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← Strings - Intro to Computer Science

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Showing Revision 6 created 05/24/2016 by Udacity Robot.

  1. So, so far all the computation we've done
  2. is operated only on numbers, and in the
  3. early days of computing, people thought of computers
  4. as super powerful calculators, for doing computations like
  5. simulating nuclear weapons, computing ballistic tables, or breaking
  6. encryptions, which was a little more than just
  7. arithmetic. But still was mostly about counting and
  8. doing simple arithmetic. We saw this quote from
  9. Grace Hopper earlier talking about computers could only do arithmetic, and
  10. this is what people thought about computers in the 1940s and
  11. 1950s. But there's no reason to limit computers to that. They
  12. can operate on any kind of data we want, and it
  13. gets much more interesting when we operate on data besides just
  14. numbers. If we're going to build a search engine, most of the
  15. data that we want to deal with is not numbers. It's
  16. the letters that are contained in webpages, and in Python, that's what
  17. we call a string. A string is just a sequence of
  18. characters surrounded by quotes. So here's an example of a string
  19. in Python, it starts with a single quote, has a sequence
  20. of characters and anything that we can type on the keyboard can
  21. be in a string, and ends with another single quote. The
  22. string is the sequence of characters between the single quotes. If
  23. we want, we can use double quotes instead. If we use
  24. double quote, then the double quote starts the string. We can have
  25. a sequence of characters and a double quote that ends the
  26. string. The only requirement is that if we start the string
  27. with a single quote, it has to end with a single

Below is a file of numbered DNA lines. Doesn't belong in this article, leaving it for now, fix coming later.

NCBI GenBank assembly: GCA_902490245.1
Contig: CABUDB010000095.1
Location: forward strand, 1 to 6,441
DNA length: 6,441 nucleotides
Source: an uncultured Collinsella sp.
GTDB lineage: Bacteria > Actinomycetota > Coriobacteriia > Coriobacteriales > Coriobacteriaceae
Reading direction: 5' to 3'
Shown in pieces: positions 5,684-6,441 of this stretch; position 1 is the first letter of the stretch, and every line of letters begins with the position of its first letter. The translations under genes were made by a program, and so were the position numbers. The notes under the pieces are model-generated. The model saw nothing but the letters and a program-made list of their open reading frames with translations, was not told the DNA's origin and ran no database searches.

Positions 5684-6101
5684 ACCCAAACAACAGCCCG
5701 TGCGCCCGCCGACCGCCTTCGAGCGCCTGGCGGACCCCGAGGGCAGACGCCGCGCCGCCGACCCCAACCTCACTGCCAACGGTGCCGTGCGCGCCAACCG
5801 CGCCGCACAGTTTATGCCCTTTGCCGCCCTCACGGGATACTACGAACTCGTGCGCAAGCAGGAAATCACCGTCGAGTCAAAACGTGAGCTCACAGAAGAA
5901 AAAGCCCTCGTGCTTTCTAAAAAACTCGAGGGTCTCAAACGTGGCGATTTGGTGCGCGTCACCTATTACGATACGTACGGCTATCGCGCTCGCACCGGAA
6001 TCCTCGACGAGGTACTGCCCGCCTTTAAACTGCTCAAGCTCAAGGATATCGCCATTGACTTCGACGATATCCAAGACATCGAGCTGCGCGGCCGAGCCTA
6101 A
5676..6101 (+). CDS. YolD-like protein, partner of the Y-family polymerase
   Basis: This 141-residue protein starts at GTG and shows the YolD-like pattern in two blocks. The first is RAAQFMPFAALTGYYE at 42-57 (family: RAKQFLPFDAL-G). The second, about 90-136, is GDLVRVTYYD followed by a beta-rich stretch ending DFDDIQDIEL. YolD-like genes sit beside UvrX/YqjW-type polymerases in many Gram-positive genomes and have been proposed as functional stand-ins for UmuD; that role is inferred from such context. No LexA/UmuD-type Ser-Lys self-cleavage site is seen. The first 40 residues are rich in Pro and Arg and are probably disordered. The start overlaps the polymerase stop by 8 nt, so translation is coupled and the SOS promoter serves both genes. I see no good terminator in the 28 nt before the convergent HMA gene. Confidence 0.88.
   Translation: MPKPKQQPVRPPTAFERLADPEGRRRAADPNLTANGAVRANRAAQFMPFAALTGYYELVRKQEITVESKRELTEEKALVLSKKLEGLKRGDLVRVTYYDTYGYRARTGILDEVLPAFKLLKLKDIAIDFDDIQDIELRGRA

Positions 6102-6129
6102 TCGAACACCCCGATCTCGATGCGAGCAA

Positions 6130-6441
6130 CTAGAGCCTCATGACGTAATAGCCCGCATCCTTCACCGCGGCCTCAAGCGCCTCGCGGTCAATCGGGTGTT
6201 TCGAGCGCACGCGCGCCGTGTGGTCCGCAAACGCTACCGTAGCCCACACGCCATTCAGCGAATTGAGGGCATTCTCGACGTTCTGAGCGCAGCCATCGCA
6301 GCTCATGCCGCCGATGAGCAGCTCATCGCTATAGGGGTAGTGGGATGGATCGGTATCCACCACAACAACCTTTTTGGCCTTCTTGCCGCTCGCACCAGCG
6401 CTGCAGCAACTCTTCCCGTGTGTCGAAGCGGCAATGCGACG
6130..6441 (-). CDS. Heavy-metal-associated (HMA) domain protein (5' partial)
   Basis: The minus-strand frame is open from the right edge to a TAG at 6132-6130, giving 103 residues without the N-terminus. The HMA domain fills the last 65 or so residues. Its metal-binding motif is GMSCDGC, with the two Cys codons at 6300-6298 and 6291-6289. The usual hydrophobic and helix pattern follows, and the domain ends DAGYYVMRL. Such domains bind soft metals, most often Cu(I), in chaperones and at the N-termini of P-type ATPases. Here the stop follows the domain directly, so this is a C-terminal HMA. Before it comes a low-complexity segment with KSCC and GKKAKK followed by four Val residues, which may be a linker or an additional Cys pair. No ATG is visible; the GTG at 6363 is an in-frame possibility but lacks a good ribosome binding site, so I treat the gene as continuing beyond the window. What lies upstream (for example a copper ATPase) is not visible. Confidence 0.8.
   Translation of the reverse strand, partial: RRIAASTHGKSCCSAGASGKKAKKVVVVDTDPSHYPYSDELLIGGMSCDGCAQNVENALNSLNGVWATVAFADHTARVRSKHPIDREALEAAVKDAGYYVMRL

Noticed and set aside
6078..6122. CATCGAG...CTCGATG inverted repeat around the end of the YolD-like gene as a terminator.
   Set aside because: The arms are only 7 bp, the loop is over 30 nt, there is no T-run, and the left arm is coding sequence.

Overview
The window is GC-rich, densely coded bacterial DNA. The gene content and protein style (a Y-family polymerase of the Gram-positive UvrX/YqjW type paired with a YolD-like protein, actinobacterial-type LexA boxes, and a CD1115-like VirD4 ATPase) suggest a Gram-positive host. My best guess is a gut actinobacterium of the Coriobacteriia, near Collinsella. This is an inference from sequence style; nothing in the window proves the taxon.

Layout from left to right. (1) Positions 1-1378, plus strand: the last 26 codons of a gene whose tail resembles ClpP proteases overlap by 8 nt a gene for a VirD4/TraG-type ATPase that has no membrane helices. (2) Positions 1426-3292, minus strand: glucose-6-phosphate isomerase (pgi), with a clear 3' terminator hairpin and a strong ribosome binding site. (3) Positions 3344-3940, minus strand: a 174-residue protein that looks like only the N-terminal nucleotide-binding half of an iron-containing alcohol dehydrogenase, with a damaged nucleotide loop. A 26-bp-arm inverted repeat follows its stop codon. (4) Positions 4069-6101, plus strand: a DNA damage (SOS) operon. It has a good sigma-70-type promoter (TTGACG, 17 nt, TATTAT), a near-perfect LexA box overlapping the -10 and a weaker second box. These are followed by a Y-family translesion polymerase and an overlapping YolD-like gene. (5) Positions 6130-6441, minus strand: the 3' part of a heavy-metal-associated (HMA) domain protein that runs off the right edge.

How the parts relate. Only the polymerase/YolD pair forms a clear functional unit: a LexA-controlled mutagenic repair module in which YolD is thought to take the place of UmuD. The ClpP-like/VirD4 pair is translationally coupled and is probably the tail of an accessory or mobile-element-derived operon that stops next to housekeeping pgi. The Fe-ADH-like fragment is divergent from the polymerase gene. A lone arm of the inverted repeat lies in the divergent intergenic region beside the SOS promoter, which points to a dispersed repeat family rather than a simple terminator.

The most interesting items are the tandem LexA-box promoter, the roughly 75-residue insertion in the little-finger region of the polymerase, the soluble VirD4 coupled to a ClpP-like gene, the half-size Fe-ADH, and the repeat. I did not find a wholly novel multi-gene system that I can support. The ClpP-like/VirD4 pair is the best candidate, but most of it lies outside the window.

28. quote. If we start the string with a double quote, it
  29. has to end with a double quote. And that's actually a
  30. handy property. Because that means we can have the other kind
  31. of quote within our string. This string starts with a double
  32. quote. It contains a single quote inside it. But because we started
  33. with a double quote, that single quote doesn't end the string.
  34. That single quote is just like another character in the string.
  35. The string continues. Until the closing double quote. So let's try
  36. some things in the Python interpreter. So, we can print a
  37. string, just like we can print a number. So here I'm
  38. printing the string hello. And when we run this, we see
  39. the output hello. It's printing hello. We don't see the single
  40. quotes as it prints, but we know that it's a string that
  41. was printed. We can print a string with double quotes,
  42. and one thing to notice when you enter strings through the
  43. interpreter, the color is black now, since it's an open
  44. string, it hasn't been finished, once I type the final quote,
  45. that closes the string, the color changes to blue. So
  46. now when we run this, we have two prints, both that
  47. print hello, it looks the same both times. It doesn't matter
  48. if we use single quotes or double quotes around our string.
  49. Just to check everyone's paying attention, I'm going to try one
  50. more thing. And now I am printing hello without the quotes.
  51. You can guess what that will do. We won't make a
  52. quiz of this, but try to guess before I run it.
  53. Now that I run this, we see the result.
  54. We get a name error. The name Hello is not
  55. defined. Without the quotes, this looks just like a variable.
  56. It's a name, but it's a variable that we didn't
  57. define. So when I try to use it, I get
  58. an error that the variable name Hello is not defined.
  59. If I wanted to I could define a variable named
  60. hello. Let's make hello refer to the string howdy and
  61. now when I print hello, it works. I see the first
  62. two prints that printed hello, now when I print the variable hello,
  63. well that refers to the string howdy and I see howdy as
  64. the result. We usually don't want our variables to start with capital
  65. letters. That's just a convention, so I'm going to change this
  66. back to a lower case hello because it makes me feel uncomfortable
  67. to have a variable with a capital letter. There's no rule against
  68. that in Python. It's just a convention that we like to follow.